Among the trendy and decidedly expensive fitness trends, one continues to set itself apart as free/inexpensive, versatile, and effective—walking.
Whether you are looking for a low-impact activity or a higher impact exercise to pump up your heart rate, walking is a great choice.
If walking is your go-to exercise, why not add some new elements to your routine? Changing things up will keep you engaged and can make your practice even more effective.
For instance, have you tried adding grounding techniques to your daily walk? Grounding, also called earthing, is absorbing the earth’s natural energies through direct bodily contact with the earth’s surface.
This practice has been shown to improve a long list of medical conditions, including chronic inflammation, heart disease, insomnia, and anxiety.
Here are a few step-by-step tips to include grounding in your walking routine:
Our feet are one of the most conductive areas of our bodies. This makes walking barefoot especially beneficial when it comes to grounding.
Taking a stroll through the grass or soil or a leisurely walk on the beach can boost your overall well-being. Just being outside in the sunshine and fresh air can also improve your mental and physical health.
In modern times, we have less connection to the earth than in agrarian times. Today, scientists are studying grounding to determine its effectiveness for a range of physical and mental health ailments. This Mind’s Journal article further explains the many benefits of walking barefoot.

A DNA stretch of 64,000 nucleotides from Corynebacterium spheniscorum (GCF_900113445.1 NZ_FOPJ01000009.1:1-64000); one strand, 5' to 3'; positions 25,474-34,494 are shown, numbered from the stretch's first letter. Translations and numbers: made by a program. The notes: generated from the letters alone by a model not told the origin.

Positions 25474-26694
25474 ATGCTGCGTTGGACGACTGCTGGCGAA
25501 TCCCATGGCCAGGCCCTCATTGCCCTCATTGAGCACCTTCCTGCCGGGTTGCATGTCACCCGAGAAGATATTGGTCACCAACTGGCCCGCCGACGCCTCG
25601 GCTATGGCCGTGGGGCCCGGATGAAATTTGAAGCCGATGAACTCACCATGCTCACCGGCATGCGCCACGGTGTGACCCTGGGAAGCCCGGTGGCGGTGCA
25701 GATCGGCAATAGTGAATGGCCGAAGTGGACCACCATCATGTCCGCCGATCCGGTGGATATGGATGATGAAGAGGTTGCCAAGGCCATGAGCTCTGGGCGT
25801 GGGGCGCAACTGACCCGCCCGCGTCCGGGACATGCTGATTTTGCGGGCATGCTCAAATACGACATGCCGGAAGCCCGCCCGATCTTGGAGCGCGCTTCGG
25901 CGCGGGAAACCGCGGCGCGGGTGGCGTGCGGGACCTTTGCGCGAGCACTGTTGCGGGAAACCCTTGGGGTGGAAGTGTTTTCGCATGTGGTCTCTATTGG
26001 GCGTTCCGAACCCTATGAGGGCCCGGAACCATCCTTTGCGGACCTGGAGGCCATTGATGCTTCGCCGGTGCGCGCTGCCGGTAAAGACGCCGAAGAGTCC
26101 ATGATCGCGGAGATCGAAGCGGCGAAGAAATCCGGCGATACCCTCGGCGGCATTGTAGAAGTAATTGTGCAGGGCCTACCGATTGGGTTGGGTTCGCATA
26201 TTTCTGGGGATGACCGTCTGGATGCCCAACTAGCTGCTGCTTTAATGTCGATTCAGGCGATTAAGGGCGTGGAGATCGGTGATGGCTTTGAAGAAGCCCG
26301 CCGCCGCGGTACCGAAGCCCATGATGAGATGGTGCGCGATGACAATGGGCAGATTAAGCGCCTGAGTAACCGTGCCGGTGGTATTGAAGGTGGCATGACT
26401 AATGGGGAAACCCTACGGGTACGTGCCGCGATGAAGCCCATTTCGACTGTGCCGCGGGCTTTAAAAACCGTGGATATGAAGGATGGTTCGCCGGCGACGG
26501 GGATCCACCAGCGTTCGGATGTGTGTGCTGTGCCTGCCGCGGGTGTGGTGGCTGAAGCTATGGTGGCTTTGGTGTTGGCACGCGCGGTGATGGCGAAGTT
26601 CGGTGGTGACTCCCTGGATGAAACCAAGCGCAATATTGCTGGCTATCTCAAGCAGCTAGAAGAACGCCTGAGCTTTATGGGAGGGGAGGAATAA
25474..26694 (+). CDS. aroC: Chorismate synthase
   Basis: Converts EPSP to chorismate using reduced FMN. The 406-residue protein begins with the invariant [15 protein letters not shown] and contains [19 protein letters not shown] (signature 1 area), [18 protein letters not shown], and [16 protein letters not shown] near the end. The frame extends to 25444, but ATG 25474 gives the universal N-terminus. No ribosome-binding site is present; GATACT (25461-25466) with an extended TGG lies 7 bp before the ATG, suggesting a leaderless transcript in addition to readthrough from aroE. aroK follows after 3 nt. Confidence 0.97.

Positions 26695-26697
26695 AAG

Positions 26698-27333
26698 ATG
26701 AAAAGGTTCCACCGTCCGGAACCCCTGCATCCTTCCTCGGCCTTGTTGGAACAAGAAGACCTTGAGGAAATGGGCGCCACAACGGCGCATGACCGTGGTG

Use an appropriate grounding shoe.
When walking barefoot is not possible, grounding shoes are the next best option. HARMONY783’s grounding shoes are made with special conductive materials that allow the wearer to practice grounding on various surfaces.
Our men’s and women’s Jogger styles are the best choice for walking longer distances. These shoes are made with our proprietary Groundworks™ technology (which contains 99.99% pure silver thread) and earth-friendly, algae-based EVA by BLOOM in the midsole.
Mix up your route or terrain.
Perhaps your walking routine is limited by time or geography. Maybe your only option for walking outdoors is doing laps in the small park near your home.
When you can, try changing your route or adding more time and difficult terrain to incorporate hills into longer walks.
Always pay attention to your body. If you feel like it is too much, scale back your strides, take a break, and some deep breaths to bring your heart rate down. Be sure to drink plenty of water. If you have an existing medical condition, always consult a doctor about incorporating any kind of exercise routine.
Incorporate strength training.
Strength training is another excellent way to boost your walking routine. You can strengthen your core, which is vital for overall wellness by using your body’s weight and some natural elements for strength training activities.
For example, do push-ups against a wide tree trunk, on a park bench, or in the grass. You can also incorporate a few lunges or squats. The change in movement will shift your heart rate and make your muscles work differently.
Change your pace.
Rather than maintain the same consistent pace throughout your entire walk, change it up. For example, alternate between a brisk stride and then speed walk for 2-3 minutes.
After that time is up, return to your normal pace for a few minutes. Do this several times throughout your walk. The change in pace will speed up your heart rate and burn calories faster.
Likewise, if you usually speed walk to burn calories, slow your pace for a few minutes, then speed it up again to keep your metabolism guessing.
Everyone knows that exercise is a crucial component of maintaining our overall health. Occasionally changing just one element of your regular workout will keep you engaged, challenged, and committed to staying healthy.
The added benefit of grounding should give you further incentive to stay connected to the earth in body, as well as mind and spirit!